Hurricane Katrina Hurricane's eye overtop NHC -New Orleans
Posted 28 August 2005 - 08:08 PM
New Orleans braces for monster hurricane
New Orleans under evacuation; storm may overwhelm levees
Sunday, August 28, 2005; Posted: 8:58 p.m. EDT (00:58 GMT)
8 p.m. ET Sunday
Position of center: 130 miles south of the mouth of the Mississippi River
Latitude: 27.2 north
Longitude: 89.1 west
Top sustained winds: near 160 mph
Source: National Hurricane Center SPECIAL REPORT
NEW ORLEANS, Louisiana (CNN) -- New Orleans braced for a catastrophic blow from Hurricane Katrina overnight, as forecasters predicted the Category 5 storm could drive a wall of water over the city's levees.
The huge storm, packing 160 mph winds, is expected to hit the northern Gulf Coast in the next 12 hours and make landfall as a Category 4 or 5 hurricane Monday morning.
The National Hurricane Center reports that conditions are already deteriorating along the central and northeastern coast. (Watch video to see the worst case scenario)
A statement from the National Weather Service in Slidell, near New Orleans, Louisiana, warned that much of the affected area "will be uninhabitable for weeks, perhaps longer."
Low-rise, wood-frame buildings will be destroyed, and concrete apartment buildings "will sustain major damage," it said.
"High-rise office and apartment buildings will sway dangerously, a few to the point of total collapse," the warning read.
"All windows will blow out. Airborne debris will be widespread, and may include heavy items such as household appliances and even light vehicles."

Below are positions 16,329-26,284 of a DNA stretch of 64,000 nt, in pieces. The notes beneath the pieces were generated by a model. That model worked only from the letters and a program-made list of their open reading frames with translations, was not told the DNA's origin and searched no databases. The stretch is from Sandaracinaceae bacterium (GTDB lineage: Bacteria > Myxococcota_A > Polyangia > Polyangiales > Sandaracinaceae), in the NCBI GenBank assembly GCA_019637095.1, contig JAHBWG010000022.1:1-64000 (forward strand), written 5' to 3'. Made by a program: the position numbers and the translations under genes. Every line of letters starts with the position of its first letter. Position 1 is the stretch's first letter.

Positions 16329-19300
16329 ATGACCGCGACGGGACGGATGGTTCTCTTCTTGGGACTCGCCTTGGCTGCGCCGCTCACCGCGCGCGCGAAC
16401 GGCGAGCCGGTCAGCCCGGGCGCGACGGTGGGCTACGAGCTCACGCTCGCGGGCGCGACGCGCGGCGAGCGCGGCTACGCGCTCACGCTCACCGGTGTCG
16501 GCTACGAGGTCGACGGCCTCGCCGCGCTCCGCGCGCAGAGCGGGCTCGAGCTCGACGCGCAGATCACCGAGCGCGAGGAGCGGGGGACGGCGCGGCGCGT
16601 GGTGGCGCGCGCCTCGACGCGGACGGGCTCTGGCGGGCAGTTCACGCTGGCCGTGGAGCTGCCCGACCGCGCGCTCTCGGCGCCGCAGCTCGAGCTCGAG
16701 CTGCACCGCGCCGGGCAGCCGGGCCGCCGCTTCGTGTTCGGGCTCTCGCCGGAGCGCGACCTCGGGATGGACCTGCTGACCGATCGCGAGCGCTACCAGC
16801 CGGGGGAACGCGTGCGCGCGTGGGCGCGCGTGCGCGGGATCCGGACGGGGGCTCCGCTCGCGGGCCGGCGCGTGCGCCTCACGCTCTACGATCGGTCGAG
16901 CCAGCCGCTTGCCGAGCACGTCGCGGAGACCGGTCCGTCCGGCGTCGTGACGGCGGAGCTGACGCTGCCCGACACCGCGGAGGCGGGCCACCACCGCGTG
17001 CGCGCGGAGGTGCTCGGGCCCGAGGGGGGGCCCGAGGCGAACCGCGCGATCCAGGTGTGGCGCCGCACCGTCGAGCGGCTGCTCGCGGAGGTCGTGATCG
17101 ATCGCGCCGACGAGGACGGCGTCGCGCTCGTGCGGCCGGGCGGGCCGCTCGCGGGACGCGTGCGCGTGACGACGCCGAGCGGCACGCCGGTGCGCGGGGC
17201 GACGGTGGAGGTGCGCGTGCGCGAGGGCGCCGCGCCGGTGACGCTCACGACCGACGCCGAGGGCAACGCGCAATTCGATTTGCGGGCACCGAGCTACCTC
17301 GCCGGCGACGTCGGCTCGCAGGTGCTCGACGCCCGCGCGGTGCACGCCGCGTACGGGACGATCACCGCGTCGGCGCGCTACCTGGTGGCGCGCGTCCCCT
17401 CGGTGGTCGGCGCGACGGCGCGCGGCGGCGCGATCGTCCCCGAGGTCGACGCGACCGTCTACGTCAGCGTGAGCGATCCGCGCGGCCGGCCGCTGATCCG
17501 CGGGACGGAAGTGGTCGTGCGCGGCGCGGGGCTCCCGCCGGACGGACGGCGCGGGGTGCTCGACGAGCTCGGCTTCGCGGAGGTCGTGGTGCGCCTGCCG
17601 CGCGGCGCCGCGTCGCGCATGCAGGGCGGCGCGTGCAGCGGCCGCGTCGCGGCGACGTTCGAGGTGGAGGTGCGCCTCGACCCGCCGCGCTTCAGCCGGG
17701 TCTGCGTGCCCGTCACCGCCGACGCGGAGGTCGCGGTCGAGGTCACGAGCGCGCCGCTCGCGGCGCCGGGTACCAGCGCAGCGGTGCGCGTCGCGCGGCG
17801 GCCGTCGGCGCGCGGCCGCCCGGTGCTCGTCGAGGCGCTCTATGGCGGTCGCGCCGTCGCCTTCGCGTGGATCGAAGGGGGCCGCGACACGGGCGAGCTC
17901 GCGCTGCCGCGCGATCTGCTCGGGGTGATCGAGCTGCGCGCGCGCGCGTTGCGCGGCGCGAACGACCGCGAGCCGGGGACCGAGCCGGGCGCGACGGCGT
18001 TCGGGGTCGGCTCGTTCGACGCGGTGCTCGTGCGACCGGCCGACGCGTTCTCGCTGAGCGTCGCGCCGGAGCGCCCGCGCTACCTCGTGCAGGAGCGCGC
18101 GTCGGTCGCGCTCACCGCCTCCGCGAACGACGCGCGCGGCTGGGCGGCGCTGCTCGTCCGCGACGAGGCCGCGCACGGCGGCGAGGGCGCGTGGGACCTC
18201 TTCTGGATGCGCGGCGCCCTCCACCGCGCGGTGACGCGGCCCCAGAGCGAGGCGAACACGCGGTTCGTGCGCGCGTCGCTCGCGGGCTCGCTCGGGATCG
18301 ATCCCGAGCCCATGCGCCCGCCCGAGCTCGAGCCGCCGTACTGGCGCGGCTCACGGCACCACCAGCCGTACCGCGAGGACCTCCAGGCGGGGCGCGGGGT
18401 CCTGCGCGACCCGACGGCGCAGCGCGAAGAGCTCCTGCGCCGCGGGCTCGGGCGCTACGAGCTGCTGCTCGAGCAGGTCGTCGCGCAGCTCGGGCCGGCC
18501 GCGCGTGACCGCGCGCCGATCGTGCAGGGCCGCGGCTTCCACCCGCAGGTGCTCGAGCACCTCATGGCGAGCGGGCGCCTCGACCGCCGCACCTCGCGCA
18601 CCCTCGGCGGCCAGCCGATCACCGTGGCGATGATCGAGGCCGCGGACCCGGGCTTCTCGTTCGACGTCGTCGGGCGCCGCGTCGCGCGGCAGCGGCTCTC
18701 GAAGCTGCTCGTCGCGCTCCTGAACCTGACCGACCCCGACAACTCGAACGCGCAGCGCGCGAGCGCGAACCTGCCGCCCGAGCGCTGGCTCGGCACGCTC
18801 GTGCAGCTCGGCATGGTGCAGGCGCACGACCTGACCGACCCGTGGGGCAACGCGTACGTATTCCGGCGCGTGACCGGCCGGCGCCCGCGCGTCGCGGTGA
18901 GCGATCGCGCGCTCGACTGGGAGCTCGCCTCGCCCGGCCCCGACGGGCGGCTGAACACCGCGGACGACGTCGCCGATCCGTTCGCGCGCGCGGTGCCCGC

New Orleans Mayor Ray Nagin declared a state of emergency Sunday and ordered a mandatory evacuation of the city. (Watch video of mayor's announcement)
Nagin exempted essential federal, state, and local personnel; emergency and utility workers; transit workers; media; hotel workers; and patrons from the evacuation order."We are facing a storm that most of us have feared," Nagin said. "I do not want to create panic, but I do want the citizens to understand that this is very serious and it's of the highest nature."
About 1.3 million people live in New Orleans and its suburbs, and many began evacuating before sunrise. (Watch video to see who's staying and who's leaving)
Highways out of the city were jammed, while thousands who opted to stay behind lined up to take shelter in the Louisiana Superdome.
City officials told stranded tourists to stay on third-floor levels or higher and away from windows.
Louisiana Gov. Kathleen Blanco said that New Orleans could expect a complete loss of electricity and water services as well as intense flooding. She added that the Superdome, the city's main shelter, "is not going to be a very comfortable place at some point in time." (See video from New Orleans, a city below sea level)
About 70 percent of New Orleans is below sea level, and is protected from the Mississippi River by a series of levees. (Full story)
Forecasters predicted the storm surge could reach 28 feet; the highest levees around New Orleans are 18 feet high.
Hurricane-force winds extend 105 miles from the center of the mammoth storm and tropical storm-force winds extend outward up to 230 miles. It is the most powerful storm to menace the central Gulf Coast in decades.
Posted 28 August 2005 - 08:30 PM
Just caught a glimpse of all who are online here... (it is a busy place tonight). I think everyone who is sensitive to the Spirit knows the significance of this storm.
Your will be done Lord. GLORIFY YOUR NAME, JUST MASTER.
Show us your wonders, Oh God.
Posted 28 August 2005 - 08:54 PM
Jeep, on Aug 28 2005, 07:33 PM, said:
JHamner.......Hey JEEP, busy place indeed, we all see the significance and for what Shekel has posted???!!!! Wow
What up Hamner? Aww....how odd is that? We'll have to meet up! I was actually at Wallyworld today. Man, I really hate that place...they are taking over the planet. Perhaps the storm will take out a few Wal-Marts in Louisiana? Hmmm, I pray for all the people there.
I'll have to PM you JHamner..